It seems therefore that, except in rural districts, a Prohibitive Liquor law cannot be enforced. The police will not arrest offenders; the magistrates decline to commit them; the juries refuse to convict. We do not want to establish in England the habit of passing laws and then neglecting to see that they are obeyed. Nothing is so demoralizing to a people as defiance of the laws which they themselves have made. If, therefore, prohibition cannot be enforced when enacted, let us set our faces steadily against enacting it.
Other Objections to Local Veto.
A CLASS MEASURE. The first result of allowing any ward of an electoral area to veto the issue of licences would be that respectable residential districts would still further protect themselves from the "lower orders " by driving out the public houses in their midst. South Kensington electors have their clubs in Pall Mall, their resorts in the City, and well-stocked cellars at their houses. The cab-drivers and dustmen, the grooms and greengrocers, who are obliged to live and work in the West End, would be forced to go elsewhere for the refreshment they desire. This is no imaginary objection. It is exactly what is happening in Massachusetts. The growth of "a no-licence régime in that State is solely attributable to the action of cities and towns within a radius of twelve miles from the centre of Boston," * So in
• The Liquor Problem, p. 227.
London the wealthy wards of Hampstead and Kensington, Wimbledon and Chiswick, would protect themselves at the expense of the already over-licensed central districts, just as Edgbaston already is protected by its owner to the detriment of the rest of Birmingham.
INEFFECTIVE LEGISLATION. By its essence local option and veto would not affect those districts where a reduction in the number of licences is most wanted. The glaring gin-palace is dangerously attractive to dwellers in the neighboring slums; the low public-house fosters the growth of criminal classes. What good would local veto do amongst such populations ? Does any sane person suppose that wards in Whitechapel or Soho, or the dock districts of Hull and Liverpool, would give a majority of teetotal voters ? Legislation on the principle of asking the blind to lead the blind is not up to the standard of modern political science.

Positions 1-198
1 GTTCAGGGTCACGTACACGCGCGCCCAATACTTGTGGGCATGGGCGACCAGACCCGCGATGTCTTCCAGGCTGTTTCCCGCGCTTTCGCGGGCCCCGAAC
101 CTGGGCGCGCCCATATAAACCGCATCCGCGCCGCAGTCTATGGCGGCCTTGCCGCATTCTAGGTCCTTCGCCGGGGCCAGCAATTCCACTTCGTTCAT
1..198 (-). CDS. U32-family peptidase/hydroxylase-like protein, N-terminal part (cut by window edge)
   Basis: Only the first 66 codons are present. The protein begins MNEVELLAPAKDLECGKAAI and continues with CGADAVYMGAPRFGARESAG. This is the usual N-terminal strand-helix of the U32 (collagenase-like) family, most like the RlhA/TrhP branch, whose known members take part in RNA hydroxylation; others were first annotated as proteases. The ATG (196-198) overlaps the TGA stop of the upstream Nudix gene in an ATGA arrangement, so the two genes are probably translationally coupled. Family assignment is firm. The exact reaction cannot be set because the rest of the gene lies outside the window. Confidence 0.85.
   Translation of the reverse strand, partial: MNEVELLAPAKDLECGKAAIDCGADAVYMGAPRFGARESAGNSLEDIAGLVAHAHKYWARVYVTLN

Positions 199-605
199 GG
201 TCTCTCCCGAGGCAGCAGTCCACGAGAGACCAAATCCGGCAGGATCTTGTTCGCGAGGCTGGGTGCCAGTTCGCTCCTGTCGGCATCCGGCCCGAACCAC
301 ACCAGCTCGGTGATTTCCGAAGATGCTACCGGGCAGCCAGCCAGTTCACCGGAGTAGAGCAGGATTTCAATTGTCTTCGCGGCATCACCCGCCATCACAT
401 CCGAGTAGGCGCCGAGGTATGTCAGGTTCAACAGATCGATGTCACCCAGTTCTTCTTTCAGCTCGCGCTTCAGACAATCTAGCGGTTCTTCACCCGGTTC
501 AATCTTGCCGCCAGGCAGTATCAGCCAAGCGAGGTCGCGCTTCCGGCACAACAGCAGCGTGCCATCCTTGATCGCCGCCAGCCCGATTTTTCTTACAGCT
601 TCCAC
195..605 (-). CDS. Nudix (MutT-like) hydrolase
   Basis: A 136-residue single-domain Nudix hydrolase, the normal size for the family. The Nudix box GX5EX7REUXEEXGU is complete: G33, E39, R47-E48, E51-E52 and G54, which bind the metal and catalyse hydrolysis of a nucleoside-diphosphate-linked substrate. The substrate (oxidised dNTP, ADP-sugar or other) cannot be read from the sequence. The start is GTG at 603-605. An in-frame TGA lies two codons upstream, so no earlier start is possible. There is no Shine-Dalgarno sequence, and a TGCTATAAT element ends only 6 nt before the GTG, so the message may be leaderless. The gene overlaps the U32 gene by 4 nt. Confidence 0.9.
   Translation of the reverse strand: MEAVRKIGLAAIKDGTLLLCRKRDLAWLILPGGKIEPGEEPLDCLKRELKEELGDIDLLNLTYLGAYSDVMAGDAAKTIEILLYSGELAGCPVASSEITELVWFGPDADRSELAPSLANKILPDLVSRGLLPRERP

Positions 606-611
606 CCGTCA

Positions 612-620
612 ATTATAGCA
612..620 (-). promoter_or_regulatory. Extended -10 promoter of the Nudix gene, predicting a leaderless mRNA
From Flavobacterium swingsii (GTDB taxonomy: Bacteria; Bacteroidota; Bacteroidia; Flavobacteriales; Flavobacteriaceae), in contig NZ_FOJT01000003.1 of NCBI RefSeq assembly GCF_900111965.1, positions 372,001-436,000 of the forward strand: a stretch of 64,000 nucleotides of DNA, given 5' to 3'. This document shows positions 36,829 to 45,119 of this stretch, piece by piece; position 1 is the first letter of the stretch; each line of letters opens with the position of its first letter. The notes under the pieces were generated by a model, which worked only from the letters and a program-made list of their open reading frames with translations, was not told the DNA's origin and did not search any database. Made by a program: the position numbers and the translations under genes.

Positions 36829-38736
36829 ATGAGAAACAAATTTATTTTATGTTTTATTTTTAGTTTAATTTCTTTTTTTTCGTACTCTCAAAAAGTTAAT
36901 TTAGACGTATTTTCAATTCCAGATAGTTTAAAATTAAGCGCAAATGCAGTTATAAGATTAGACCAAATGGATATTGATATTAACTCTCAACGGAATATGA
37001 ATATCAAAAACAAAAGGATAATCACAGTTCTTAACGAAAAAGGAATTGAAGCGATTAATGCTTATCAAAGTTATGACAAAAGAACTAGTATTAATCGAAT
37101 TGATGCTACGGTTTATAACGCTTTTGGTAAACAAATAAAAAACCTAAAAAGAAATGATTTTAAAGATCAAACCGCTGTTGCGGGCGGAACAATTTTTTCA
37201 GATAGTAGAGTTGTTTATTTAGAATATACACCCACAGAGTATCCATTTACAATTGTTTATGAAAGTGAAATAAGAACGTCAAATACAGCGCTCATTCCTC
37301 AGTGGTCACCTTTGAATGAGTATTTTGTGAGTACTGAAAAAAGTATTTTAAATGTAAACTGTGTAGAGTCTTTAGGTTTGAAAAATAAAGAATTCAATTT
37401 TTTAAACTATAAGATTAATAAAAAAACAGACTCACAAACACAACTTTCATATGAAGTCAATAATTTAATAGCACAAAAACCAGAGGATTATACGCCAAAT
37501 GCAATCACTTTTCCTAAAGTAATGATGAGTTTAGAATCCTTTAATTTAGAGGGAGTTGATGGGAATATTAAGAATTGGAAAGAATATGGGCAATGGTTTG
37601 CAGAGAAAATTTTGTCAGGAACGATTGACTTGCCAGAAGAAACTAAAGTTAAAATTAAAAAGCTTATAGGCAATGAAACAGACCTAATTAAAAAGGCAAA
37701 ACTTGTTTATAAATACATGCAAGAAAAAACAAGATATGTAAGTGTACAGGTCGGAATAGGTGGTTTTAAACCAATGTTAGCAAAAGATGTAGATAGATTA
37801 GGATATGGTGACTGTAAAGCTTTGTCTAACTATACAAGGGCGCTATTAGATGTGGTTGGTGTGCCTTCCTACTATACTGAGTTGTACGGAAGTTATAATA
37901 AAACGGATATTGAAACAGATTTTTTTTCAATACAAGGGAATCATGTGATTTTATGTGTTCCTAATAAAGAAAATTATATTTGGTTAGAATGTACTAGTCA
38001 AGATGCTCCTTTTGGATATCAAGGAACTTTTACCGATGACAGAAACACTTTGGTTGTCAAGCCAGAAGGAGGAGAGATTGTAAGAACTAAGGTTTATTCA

THE PLAN OF REFERENDUM. This is not the occasion to discuss the place of a referendum or popular vote in modern political machinery. It is enough to say that experience (as under the Scott Act in Canada) shows that the "local option" vote is singularly unstable; and constant change from licence to no licence (or, as the American phrase is, “ from a wet to a dry vote") would in our opinion in no way suit the temper and habits of the British people. Especially unsatisfactory would be such instability in the event, which is not improbable, of the adoption of a compensation scheme in any bill for reduction of the number of licences. It would be a grand pull for the publicans to be ousted and compensated in the liberal English_fashion) one year and reinstated the next by a popular vote. By a little skilful wirepulling and canvassing the big brewery companies could thus gather å rich harvest from their tied houses.
LOCAL OPTION FOR REDUCTION OF LICENCES. There is some show of argument for taking a popular vote on the question of veto. There is no reason at all for asking each locality to determine by a vote whether or not it will reduce by onefourth the number of its licences. At present the justices exercise their discretion, and grant such licences as in their opinion are required. The right principle clearly is to continue this discretion to the licensing authority, but to limit it by a maximum and minimum fixed by general law. The total number of licences is not usually a matter of the first importance, and in those districts which at present are debauched by an excess of drink-shops, reduction can only be carried out by an independent authority, which should be responsible to the electors of a much larger area, and should be guided by a general limitation statute. The right number of licences for a district is a matter which should be decided on evidence by a representative body acting on full information laid before it. Even doctrinaire democrats would not propose that the number of police in each ward should be determined by a local vote, in order that the wishes of the criminal districts might be adequately carried out.